My mum recently left me a note thanking me for looking after her dog. She’d signed it with “LOL.” In my world, this means “laugh out loud,” and in her world it means “lots of love.” My kids tell me things are “sick” when they’re good, and ”manck” when they’re bad (when I say “bad,” I don’t mean good!). It’s amazing that we manage to communicate at all.

When speaking, we tend to color our language with words and phrases that have become personal to us, things we’ve picked up from our friends, families and even memes from the internet. These colloquialisms become normal, and we expect the listener (or reader) to understand “what we mean.” If you really want the listener to understand your meaning, try to use words and phrases that they might use.

Am I being lazy?

When you’ve been in a relationship for a while, a strange metamorphosis takes place. People tend to become lazier in the way that they communicate with each other, with less thought for the feelings of their partner. There’s no malice intended; we just reach a “comfort zone” and know that our partners “know what we mean.”

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Here’s an exchange from Psychology Today to demonstrate what I mean:

Early in the relationship:

“Honey, I don’t want you to take this wrong, but I’m noticing that your hair is getting a little thin on top. I know guys are sensitive about losing their hair, but I don’t want someone else to embarrass you without your expecting it.”

When the relationship is established:

“Did you know that you’re losing a lot of hair on the back of your head? You’re combing it funny and it doesn’t help. Wear a baseball cap or something if you feel weird about it. Lots of guys get thin on top. It’s no big deal.”

It’s pretty clear which of these statements is more empathetic and more likely to be received well. Recognizing when we do this can be tricky, but with a little practice it becomes easy.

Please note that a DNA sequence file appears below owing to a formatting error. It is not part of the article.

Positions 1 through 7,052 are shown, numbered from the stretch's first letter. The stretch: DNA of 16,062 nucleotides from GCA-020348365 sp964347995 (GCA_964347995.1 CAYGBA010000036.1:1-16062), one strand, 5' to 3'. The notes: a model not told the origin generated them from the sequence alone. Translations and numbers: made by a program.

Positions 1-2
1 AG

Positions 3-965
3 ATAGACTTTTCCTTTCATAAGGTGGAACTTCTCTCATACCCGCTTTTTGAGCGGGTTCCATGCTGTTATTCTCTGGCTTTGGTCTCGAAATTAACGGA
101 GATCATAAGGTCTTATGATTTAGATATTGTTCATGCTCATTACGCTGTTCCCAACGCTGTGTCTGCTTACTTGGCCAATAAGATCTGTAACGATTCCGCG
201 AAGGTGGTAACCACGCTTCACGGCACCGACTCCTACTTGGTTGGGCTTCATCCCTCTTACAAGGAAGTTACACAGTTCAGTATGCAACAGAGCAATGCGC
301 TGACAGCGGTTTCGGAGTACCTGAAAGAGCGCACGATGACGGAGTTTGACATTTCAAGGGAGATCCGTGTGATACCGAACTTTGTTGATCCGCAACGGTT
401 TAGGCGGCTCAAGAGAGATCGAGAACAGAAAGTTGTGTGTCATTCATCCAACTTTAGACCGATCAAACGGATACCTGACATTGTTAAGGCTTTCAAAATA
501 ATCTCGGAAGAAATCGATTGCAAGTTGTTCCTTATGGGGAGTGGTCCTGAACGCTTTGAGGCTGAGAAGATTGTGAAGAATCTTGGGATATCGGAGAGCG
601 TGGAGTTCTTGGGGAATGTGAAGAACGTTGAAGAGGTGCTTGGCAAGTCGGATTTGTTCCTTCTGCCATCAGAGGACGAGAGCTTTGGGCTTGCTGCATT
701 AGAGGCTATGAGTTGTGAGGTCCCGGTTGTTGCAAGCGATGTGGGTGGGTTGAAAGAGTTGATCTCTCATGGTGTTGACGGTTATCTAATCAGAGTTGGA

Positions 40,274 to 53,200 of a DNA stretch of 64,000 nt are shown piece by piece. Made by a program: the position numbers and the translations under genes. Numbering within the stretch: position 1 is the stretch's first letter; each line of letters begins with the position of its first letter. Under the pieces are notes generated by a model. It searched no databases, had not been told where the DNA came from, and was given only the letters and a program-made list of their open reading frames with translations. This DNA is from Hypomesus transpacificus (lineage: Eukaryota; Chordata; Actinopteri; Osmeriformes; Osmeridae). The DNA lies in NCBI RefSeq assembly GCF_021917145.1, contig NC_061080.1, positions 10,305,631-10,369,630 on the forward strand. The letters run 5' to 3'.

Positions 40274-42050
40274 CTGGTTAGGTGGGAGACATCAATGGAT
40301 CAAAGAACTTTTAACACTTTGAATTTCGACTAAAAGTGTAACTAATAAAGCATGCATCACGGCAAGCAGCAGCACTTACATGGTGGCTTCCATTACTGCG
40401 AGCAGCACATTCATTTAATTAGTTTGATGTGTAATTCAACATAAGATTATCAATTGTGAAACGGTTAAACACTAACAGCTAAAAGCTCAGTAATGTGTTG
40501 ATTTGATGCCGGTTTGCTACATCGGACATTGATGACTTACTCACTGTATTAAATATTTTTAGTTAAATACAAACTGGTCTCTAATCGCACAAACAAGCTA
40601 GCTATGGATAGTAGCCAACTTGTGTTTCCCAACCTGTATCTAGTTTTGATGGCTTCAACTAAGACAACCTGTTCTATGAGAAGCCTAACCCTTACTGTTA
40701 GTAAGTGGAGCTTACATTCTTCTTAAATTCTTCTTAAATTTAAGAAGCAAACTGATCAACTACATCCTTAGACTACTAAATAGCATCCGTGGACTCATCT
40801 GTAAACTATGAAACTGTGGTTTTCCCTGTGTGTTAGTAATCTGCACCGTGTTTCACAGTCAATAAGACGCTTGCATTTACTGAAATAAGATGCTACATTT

Have I actually got anything to say?

When I was a kid, my gran used to say to me that if I didn’t have anything good to say, I shouldn’t say anything at all. My gran couldn’t stand gossip, so this makes total sense, but you can take this statement a little further and modify it: “If you don’t have anything to say, then don’t say anything at all.”

A lot of the time, people speak to fill “uncomfortable silences,” or because they believe that saying something, anything, is better than staying quiet. It can even be a cause of anxiety for some people.

When somebody else is speaking, listen. Don’t wait to speak. Listen. Actually hear what that person is saying, think about it, and respond if necessary.

Am I painting an accurate picture?

One of the most common forms of miscommunication is the lack of a “referential index,” a type of generalization that fails to refer to specific nouns. As an example, look at these two simple phrases: “Can you pass me that?” and “Pass me that thing over there!”. How often have you said something similar?

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How is the listener supposed to know what you mean? The person that you’re talking to will start to fill in the gaps with something that may very well be completely different to what you mean. You’re thinking “pass me the salt,” but you get passed the pepper. This can be infuriating for the listener, and more importantly, can create a lack of understanding and ultimately produce conflict.

Before you speak, try to label people, places and objects in a way that it is easy for any listeners to understand.

What words am I using?

It’s well known that our use of nouns and verbs (or lack of them) gives an insight into where we grew up, our education, our thoughts and our feelings.

Less well known is that the use of pronouns offers a critical insight into how we emotionally code our sentences. James Pennebaker’s research in the 1990’s concluded that function words are important keys to someone’s psychological state and reveal much more than content words do.

Starting a sentence with “I think…” demonstrates self-focus rather than empathy with the speaker, whereas asking the speaker to elaborate or quantify what they’re saying clearly shows that you’re listening and have respect even if you disagree.

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Is the map really the territory?

Before speaking, we sometimes construct a scenario that makes us act in a way that isn’t necessarily reflective of the actual situation.

A while ago, John promised to help me out in a big way with a project that I was working on. After an initial meeting and some big promises, we put together a plan and set off on its execution. A week or so went by, and I tried to get a hold of John to see how things were going. After voice mails and emails with no reply and general silence, I tried again a week later and still got no response.

I was frustrated and started to get more than a bit vexed. The project obviously meant more to me than it did to him, and I started to construct all manner of crazy scenarios. I finally got through to John and immediately started a mild rant about making promises you can’t keep. He stopped me in my tracks with the news that his brother had died. If I’d have just thought before I spoke…